Figure 2. Cray 1 Supercomputer at the Computer History Museum, Photograph by Ed Toton, April 15, 2007

As with GPUs and accelerators today, the parallelism exploited on a Cray covered a wide range of applications, but it was not universal; it tended to self-select the applications that were ported to it. Moving a program to the Cray may have required changing an algorithm to one that was more amenable to vector processing, changing the data layout and, even with appropriate algorithms and data, may have required recoding the program to expose the parallelism. When it first was introduced, many users decried the effort they had to expend. In response, many optimized library kernels (such as the BLAS) were introduced, which could be written in assembly and presumably were highly optimized—programs that used these kernels for computationally intensive regions could expect good performance.

Some of the Cray 1's contemporaries and competitors introduced new languages or language extensions. The Control Data Cyber 205 exposed its vector instruction set in its version of FORTRAN.

Writing a(1;n) meant a vector starting at a(1) with a length of n. Two vectors could be added, as a(1;n) + b(2;n). Nontrivial operations were handled by a large set of Q8 intrinsics, which generated inline code. The expression q8ssum(a(1;n)) would generate the vector instruction to compute the single-precision summation of the vector a(1;n). Such an approach made programming the Cyber 205 costly, and programs optimized for it were not portable.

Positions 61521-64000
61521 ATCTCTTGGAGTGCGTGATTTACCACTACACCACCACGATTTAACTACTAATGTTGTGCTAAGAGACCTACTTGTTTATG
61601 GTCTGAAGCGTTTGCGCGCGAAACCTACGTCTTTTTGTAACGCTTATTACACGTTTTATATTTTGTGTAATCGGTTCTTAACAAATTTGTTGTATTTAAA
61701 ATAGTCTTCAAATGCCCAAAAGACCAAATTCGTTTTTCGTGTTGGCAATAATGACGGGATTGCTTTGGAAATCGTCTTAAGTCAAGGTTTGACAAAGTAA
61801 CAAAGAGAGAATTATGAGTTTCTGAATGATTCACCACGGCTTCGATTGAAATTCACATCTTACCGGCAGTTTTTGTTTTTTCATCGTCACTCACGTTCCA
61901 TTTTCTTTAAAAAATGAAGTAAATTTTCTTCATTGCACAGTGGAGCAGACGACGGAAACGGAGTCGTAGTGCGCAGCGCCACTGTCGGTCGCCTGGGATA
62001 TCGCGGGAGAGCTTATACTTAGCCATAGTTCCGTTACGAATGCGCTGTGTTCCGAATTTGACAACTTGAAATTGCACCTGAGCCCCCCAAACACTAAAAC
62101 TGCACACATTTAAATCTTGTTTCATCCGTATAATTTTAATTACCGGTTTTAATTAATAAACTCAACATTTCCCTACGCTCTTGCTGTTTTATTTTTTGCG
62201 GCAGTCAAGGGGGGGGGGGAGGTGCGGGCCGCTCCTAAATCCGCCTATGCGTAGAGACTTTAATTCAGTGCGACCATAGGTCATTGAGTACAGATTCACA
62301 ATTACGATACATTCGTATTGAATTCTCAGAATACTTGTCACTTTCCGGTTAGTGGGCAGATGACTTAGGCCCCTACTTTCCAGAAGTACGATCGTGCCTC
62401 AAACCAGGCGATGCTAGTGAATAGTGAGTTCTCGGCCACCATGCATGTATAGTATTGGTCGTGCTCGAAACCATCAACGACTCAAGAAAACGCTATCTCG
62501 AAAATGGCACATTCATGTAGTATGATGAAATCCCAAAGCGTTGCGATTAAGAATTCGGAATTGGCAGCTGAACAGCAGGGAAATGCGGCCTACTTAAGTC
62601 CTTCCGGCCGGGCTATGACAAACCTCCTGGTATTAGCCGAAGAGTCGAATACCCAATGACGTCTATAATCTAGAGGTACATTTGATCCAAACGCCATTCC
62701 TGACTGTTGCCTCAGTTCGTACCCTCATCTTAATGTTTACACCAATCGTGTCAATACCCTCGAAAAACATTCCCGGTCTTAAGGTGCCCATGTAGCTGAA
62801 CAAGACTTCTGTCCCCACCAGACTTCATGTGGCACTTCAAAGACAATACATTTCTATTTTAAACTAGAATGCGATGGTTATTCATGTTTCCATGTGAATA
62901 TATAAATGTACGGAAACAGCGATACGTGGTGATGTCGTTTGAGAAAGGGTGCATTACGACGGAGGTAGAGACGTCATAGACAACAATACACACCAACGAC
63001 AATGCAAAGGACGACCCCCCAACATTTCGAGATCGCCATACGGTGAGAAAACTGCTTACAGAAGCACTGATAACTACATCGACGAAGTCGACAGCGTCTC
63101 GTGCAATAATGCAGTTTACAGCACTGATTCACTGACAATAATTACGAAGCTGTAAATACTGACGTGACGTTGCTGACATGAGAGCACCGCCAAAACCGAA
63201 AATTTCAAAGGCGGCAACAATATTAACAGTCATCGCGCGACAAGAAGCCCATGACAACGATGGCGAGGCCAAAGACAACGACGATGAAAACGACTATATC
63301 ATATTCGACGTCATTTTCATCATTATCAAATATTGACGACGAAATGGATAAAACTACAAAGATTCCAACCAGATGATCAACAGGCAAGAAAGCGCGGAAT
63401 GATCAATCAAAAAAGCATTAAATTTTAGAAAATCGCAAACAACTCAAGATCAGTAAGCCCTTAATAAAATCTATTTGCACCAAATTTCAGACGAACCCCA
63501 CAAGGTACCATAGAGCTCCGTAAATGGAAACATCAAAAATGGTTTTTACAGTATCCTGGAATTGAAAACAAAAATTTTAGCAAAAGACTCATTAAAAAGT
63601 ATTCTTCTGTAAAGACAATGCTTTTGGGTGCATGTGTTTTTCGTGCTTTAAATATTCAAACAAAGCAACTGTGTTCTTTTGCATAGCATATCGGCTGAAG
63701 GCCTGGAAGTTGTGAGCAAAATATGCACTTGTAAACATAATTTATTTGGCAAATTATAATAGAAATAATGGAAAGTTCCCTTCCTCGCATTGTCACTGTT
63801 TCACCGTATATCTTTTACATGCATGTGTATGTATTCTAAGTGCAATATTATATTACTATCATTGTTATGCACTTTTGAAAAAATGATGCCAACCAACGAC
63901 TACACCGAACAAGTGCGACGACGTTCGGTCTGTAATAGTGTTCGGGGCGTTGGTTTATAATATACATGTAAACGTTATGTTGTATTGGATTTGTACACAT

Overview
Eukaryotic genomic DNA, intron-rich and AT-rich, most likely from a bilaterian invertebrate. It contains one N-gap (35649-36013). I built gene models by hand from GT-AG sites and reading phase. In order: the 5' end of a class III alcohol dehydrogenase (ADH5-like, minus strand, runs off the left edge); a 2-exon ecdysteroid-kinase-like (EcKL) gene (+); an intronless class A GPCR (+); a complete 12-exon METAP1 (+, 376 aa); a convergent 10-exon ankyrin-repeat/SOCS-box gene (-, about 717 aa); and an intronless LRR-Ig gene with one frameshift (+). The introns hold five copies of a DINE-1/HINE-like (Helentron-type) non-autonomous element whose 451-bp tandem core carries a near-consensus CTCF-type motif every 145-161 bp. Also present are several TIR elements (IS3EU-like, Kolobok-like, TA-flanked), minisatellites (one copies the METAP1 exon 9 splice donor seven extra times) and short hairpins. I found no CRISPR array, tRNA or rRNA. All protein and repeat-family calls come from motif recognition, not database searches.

The Texas Instruments' Advanced Scientific Computer (TI-ASC) came with an aggressive automatic vectorizing compiler, though the machine was not a commercial success. The Cray Fortran Translator (CFT) was the first widely used vectorizing compiler, and it became the dominant method by which the Cray vector instruction set was used. Many tuned libraries still were written in assembly, but the vectorizing compiler was good enough that most programmers could use it effectively.

Although CFT did an effective job of vectorization, the key to its success was something else. It was one of the first compilers that gave performance feedback to the user. The compiler produced a program listing that included a vectorization table. It would tell which loops would run in vector mode and which would not. Moreover, if a loop failed to vectorize, the compiler gave very specific information as to why not, down to which variable or array reference in which statement in the loop prevented vectorization. This had two effects; the first was that programmers knew what to change to make this loop run faster.

The second effect was that programmers became trained to write vector loops: take out procedure calls, don't use conditionals, use stride-1 array references and so on. The next program they wrote was more likely to vectorize from the start. After a few years, programmers were quite comfortable using the “vectorizable subset” of the language, and they could achieve predictable high performance. An important factor in this success was that the style of programming the compiler encouraged was portable, in that it gave predictably good performance across a wide range of vector computers, from Cray, IBM, NEC, Fujitsu, Convex and many others.

More recently, SSE registers with packed arithmetic instructions were added to the X86 architecture with the Pentium III in 1999. When first introduced, compilers were enhanced with a large set of intrinsics that operated on 128-bit wide data; _mm_add_ss(m,n) would do a packed four-wide single-precision floating-point add on two __m128 operands, which presumably would be allocated to XMM registers.

PGI applied classical vectorization technology in its version 3.1 C and FORTRAN compilers to generate the packed arithmetic instructions automatically from loops. The other x86 compilers soon followed, and this is now the dominant method by which the SSE instructions on the x86 are used. Again, there are library routines written in assembly, but the compilers are good enough to be used effectively. As with the Cray compilers, performance feedback is crucial to effective use. If performance is critical, programmers will look at the compiler messages and rewrite loops that don't vectorize.